Parcells latest VIP to visit Cardinals
Love of baseball, competition brings La Russa's friends out
JUPITER, Fla. -- Bill Parcells is the latest but not the first or the last. The two-time Super Bowl-winning coach, now an executive with the Miami Dolphins, dropped by Cardinals camp on Sunday. Parcells, a friend of manager Tony La Russa, is one of the many luminaries who visit the Cardinals every spring.
Parcells, like La Russa, has an obsessive drive to win.
"We were just talking about it," La Russa said. "He had [an amazing] year, historic year. And the first thing he said to me was, 'We lost in the first round [of the playoffs].' One thing we've talked about is, you get older and it's tougher to lose because you know how good a postseason appearance is. And if you get in, that postseason appearance is more precious because you don't know when the next one is coming."
Before Parcells, musician Bruce Hornsby visited Saturday. Former Green Bay Packers general manager Ron Wolf has been an almost daily guest. General Hal Moore, famous from the movie "We Were Soldiers," will visit later in the spring, as will former Indiana and Texas Tech basketball coach Bob Knight. La Russa loves having them in camp, visiting his players and sometimes even addressing the club as a group.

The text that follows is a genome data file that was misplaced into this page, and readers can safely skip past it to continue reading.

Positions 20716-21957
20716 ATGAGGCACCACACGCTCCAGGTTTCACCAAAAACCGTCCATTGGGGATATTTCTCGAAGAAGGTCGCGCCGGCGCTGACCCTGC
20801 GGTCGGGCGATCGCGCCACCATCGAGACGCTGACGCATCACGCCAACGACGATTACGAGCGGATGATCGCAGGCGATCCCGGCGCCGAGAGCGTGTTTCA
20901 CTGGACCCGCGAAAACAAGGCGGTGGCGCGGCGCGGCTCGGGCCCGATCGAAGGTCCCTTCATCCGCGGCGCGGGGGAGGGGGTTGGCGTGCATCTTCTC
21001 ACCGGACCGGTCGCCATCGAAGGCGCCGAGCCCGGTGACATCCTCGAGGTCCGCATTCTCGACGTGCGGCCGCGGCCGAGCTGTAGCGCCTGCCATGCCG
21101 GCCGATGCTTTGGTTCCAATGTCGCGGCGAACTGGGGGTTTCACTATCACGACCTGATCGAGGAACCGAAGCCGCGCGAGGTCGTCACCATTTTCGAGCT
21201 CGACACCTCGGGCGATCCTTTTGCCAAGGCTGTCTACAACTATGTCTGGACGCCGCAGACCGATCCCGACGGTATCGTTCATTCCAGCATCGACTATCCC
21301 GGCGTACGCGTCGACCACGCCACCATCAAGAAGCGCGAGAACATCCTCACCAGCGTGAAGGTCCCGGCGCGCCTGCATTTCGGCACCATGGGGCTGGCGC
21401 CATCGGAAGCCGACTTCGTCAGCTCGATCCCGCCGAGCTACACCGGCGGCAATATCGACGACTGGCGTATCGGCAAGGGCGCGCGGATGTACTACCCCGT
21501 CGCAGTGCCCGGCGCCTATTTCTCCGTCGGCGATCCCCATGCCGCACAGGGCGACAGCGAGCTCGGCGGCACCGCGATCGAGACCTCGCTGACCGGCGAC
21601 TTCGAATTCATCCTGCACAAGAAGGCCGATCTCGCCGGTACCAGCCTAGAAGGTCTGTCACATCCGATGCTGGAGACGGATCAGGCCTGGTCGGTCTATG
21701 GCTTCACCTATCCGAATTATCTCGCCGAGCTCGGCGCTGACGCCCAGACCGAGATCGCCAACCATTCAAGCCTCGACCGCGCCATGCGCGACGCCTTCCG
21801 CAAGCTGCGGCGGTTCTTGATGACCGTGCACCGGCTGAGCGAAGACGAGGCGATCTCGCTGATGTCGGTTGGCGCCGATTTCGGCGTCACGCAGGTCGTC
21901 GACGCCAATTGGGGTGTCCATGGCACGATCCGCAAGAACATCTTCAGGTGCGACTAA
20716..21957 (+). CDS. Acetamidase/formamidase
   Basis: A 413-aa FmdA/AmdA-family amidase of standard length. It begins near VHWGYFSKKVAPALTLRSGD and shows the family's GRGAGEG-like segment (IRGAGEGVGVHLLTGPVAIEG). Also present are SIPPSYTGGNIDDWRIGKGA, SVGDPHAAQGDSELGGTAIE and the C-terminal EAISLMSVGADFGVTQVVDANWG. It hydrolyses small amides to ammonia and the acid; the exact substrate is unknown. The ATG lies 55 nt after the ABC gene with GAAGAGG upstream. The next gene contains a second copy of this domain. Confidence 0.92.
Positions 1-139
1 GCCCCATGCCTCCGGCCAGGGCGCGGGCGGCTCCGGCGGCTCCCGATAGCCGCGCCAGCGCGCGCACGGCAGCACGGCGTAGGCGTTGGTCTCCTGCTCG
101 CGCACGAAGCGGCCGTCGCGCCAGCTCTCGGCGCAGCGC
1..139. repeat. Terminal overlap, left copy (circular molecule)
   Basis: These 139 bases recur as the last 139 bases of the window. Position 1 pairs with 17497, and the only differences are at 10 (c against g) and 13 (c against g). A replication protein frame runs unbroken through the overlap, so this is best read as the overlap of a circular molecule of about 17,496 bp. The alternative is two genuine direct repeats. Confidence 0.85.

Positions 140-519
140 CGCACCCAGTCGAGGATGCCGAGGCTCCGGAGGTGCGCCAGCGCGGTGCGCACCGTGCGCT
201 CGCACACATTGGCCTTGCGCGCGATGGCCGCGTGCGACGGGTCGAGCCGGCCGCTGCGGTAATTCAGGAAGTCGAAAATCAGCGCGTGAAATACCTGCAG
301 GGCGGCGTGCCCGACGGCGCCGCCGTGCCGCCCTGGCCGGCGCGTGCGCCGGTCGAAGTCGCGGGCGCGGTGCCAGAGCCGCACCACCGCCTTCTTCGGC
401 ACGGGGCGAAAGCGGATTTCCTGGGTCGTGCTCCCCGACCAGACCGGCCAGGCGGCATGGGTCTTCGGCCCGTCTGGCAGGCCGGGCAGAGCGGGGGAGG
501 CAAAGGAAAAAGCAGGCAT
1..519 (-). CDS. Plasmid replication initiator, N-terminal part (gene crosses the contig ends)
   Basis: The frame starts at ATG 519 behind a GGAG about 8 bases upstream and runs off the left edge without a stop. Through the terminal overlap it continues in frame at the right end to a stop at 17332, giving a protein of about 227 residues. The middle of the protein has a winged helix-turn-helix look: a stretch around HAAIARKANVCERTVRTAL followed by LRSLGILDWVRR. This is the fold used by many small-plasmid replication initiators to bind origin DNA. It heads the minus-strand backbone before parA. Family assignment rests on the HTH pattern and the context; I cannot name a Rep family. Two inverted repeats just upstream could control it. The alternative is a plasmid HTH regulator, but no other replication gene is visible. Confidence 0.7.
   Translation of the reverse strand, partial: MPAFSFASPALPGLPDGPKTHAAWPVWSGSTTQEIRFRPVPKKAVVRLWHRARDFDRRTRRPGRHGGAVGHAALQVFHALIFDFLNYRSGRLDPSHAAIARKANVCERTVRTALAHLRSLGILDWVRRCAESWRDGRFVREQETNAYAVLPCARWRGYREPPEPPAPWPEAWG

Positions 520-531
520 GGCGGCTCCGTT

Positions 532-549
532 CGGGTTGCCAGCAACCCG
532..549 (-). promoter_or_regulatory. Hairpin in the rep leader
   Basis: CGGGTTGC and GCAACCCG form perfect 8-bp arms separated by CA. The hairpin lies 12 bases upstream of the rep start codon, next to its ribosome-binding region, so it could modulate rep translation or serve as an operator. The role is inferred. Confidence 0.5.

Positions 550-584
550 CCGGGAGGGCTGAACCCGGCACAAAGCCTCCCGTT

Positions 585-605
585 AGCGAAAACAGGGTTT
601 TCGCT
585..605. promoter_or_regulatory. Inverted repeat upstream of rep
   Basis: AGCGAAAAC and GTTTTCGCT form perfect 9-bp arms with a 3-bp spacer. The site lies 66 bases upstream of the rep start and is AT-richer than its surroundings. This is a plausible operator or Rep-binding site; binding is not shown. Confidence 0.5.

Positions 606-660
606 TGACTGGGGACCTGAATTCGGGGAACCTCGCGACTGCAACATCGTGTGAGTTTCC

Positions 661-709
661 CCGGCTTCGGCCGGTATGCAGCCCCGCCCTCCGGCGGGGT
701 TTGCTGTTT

"We get a real good group to visit, and they keep visiting," La Russa said. "For one thing, they enjoy the game. They really like the way the game is trained and all that. But I also think for years now, our club, our players do a real good job of welcoming those guys with respect. They like them. All these guys are really comfortable here."
They're jokingly referred to as "FOTs," a winking reference to the old term "FOBs" for friends of President Bill Clinton. But La Russa insists it's not about him -- it's about the team, and the game.
"These guys aren't following me to Arizona," La Russa said. "They're here, and it's convenient, and they like being around our club. We have a good time sharing stuff. You think Ron or Bill is going to fly to Arizona to [be an] 'FOT?' No."
Still, the manager delights in the opportunity.
"The best part of my job is the actual competition," he said. "But the neatest part is these relationships."
Matthew Leach is a reporter for MLB.com. This story was not subject to the approval of Major League Baseball or its clubs.